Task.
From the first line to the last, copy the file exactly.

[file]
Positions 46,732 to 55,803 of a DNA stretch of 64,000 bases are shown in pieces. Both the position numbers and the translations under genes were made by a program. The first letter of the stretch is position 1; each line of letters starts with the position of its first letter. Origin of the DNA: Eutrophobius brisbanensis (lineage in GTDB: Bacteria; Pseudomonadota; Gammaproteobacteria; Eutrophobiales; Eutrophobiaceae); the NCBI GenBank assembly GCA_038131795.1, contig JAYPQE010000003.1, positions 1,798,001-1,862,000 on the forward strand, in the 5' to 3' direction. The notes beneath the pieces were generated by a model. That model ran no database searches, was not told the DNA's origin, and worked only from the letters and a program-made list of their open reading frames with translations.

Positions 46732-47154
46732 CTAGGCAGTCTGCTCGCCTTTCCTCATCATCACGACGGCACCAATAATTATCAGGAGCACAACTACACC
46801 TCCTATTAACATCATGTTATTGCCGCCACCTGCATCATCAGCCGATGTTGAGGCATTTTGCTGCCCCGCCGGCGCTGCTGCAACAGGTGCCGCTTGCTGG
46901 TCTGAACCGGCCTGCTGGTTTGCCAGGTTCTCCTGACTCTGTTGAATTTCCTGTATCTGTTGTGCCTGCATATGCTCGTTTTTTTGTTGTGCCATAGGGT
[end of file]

Positions 46,732 to 55,803 of a DNA stretch of 64,000 bases are shown in pieces. Both the position numbers and the translations under genes were made by a program. The first letter of the stretch is position 1; each line of letters starts with the position of its first letter. Origin of the DNA: Eutrophobius brisbanensis (lineage in GTDB: Bacteria; Pseudomonadota; Gammaproteobacteria; Eutrophobiales; Eutrophobiaceae); the NCBI GenBank assembly GCA_038131795.1, contig JAYPQE010000003.1, positions 1,798,001-1,862,000 on the forward strand, in the 5' to 3' direction. The notes beneath the pieces were generated by a model. That model ran no database searches, was not told the DNA's origin, and worked only from the letters and a program-made list of their open reading frames with translations.

Positions 46732-47154
46732 CTAGGCAGTCTGCTCGCCTTTCCTCATCATCACGACGGCACCAATAATTATCAGGAGCACAACTACACC
46801 TCCTATTAACATCATGTTATTGCCGCCACCTGCATCATCAGCCGATGTTGAGGCATTTTGCTGCCCCGCCGGCGCTGCTGCAACAGGTGCCGCTTGCTGG
46901 TCTGAACCGGCCTGCTGGTTTGCCAGGTTCTCCTGACTCTGTTGAATTTCCTGTATCTGTTGTGCCTGCATATGCTCGTTTTTTTGTTGTGCCATAGGGT